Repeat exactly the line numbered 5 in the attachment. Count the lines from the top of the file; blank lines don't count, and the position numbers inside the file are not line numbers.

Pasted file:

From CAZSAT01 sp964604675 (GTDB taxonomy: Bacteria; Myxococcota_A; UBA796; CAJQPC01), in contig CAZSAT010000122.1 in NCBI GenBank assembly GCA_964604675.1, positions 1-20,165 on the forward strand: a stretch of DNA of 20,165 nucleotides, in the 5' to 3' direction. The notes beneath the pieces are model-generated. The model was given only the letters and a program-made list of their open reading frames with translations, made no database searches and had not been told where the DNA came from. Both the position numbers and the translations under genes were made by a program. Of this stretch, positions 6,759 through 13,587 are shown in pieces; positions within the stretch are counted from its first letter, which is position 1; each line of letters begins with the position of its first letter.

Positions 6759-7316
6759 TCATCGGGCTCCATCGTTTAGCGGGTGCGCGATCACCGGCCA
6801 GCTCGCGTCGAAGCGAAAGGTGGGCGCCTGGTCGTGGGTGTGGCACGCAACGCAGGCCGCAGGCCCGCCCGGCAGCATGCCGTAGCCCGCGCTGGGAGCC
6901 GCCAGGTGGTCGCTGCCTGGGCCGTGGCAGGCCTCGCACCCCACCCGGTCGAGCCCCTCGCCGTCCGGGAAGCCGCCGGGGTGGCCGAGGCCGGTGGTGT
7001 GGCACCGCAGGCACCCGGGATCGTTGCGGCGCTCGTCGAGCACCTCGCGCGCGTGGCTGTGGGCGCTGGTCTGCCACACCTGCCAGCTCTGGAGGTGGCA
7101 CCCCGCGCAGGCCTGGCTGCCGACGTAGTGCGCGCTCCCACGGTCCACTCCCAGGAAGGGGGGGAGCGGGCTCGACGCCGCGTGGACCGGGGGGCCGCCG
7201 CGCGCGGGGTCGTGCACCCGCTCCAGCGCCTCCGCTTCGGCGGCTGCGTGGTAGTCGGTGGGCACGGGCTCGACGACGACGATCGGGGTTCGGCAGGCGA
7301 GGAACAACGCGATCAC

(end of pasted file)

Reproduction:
6901 GCCAGGTGGTCGCTGCCTGGGCCGTGGCAGGCCTCGCACCCCACCCGGTCGAGCCCCTCGCCGTCCGGGAAGCCGCCGGGGTGGCCGAGGCCGGTGGTGT